Rules

Movement of the checkers

The most important rule in a backgammon game is that you have to move the checker(s) as many spaces as the sum of the dice (or four times the dice if you roll doubles) is equal to. If you can not make this move, then you need to move one chip as many spaces as the largest dice (or if you roll doubles, the largest multiplier of the dice) is equal to. This may sound easy to achieve, but it can be tricky.

Consider, for example, the case where you roll a 4 and a 3. Based on the above rule, you can either move one checker 7 spaces or one checker 4 spaces and another one 3 spaces. At the beginning of a game, you could easily follow this rule. But as the game progresses, and your opponent is blocking you, you may find yourself in the unfortunate situation to make a move that you do not want to. So, in our previous example, if all checkers could move 4 spaces, and there is only one checker that can move 4 and then 3 spaces, you have to move that checker. If you move any of the other checkers, you will violate this rule.

Force to make a certain move

The iTavli game enforces this rule, as you can see in the screenshot. The player could move two checkers, but iTavli does not allow the player to move the selected checker. If the player had been able to move that checker, (s)he would not be able to play the first dice (i.e., 4). Thus, the player has to move one of the checkers that lie across the board from the selected checker.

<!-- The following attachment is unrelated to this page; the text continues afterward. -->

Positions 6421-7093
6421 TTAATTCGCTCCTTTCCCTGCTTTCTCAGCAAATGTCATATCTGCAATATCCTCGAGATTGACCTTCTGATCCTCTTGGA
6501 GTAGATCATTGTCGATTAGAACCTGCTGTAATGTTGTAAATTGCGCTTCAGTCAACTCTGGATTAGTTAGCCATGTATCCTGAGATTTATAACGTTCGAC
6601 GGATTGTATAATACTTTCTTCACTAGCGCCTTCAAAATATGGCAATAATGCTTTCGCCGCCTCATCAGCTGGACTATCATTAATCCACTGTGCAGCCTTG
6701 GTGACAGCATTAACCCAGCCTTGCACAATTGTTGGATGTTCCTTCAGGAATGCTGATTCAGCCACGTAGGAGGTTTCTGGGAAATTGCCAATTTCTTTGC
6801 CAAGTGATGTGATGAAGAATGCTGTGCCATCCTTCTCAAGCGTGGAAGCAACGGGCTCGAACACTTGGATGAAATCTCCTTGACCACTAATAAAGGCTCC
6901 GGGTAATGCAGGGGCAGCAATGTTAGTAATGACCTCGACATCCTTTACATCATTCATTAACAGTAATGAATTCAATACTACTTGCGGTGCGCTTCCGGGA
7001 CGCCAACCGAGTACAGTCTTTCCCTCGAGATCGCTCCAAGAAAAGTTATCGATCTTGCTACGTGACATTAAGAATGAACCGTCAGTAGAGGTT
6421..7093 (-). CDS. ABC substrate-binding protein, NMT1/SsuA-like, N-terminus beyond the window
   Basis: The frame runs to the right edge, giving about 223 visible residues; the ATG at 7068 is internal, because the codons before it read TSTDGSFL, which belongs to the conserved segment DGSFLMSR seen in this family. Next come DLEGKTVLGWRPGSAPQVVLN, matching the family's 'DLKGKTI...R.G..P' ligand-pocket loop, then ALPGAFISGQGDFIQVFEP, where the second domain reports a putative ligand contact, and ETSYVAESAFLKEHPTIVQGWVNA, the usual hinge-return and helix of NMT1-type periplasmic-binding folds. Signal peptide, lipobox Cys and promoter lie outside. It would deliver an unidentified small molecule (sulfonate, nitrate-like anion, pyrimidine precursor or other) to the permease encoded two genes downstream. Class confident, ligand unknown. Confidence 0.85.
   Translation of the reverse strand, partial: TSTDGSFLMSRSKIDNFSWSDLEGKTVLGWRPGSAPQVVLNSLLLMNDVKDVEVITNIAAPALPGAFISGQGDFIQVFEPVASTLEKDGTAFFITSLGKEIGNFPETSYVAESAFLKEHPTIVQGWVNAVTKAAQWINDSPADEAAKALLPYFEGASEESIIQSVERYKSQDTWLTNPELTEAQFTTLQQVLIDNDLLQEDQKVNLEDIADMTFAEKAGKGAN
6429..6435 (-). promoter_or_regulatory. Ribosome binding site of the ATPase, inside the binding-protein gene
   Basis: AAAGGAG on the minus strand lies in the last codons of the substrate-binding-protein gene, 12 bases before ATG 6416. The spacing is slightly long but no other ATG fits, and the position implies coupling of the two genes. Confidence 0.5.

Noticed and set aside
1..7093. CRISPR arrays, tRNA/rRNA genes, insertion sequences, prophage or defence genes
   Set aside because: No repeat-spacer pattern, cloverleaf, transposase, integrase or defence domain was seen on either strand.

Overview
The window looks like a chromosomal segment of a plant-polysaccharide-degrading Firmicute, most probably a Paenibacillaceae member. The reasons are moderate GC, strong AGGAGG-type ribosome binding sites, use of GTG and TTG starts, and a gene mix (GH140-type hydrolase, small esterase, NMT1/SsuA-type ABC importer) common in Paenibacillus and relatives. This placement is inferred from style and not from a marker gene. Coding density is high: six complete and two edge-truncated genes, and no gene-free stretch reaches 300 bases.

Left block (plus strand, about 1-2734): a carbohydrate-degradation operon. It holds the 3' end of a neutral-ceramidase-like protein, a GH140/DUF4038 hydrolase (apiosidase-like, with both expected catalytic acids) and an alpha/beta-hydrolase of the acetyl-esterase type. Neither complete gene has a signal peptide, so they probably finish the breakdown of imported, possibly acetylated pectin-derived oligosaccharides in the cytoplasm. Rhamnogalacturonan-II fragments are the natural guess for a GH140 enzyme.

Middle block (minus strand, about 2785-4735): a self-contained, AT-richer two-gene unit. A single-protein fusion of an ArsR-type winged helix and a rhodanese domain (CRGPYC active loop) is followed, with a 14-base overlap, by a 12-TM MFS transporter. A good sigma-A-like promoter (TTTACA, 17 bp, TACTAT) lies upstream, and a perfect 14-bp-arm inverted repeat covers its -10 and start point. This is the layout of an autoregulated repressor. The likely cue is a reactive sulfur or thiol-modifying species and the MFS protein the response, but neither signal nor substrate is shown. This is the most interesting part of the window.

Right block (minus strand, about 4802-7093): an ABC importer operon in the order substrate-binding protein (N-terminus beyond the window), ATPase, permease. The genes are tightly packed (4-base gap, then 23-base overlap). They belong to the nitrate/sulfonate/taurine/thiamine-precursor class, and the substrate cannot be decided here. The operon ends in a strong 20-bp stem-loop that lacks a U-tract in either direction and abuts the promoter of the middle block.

Winner

The winner of a game is the one who first collects all the checkers from the collecting area. You can start collecting checkers when all the checkers are in the collecting area.

You roll the dices and you collect a checker that lies in the triangle that a dice points to. Note here, that each quarter has 6 triangles, and thus, the far most left triangle is numbered 1 and the far right triangle is numbered 6. If you roll a dice with a number larger that the number of the triangles that are occupied, you collect checkers from the triangle that is far most to the right. For example, if you have checkers in triangles 1,2, and 4 and you roll 5 and 2, then you collect one checker from the 2nd triangle and one checker from the 4th triangle.

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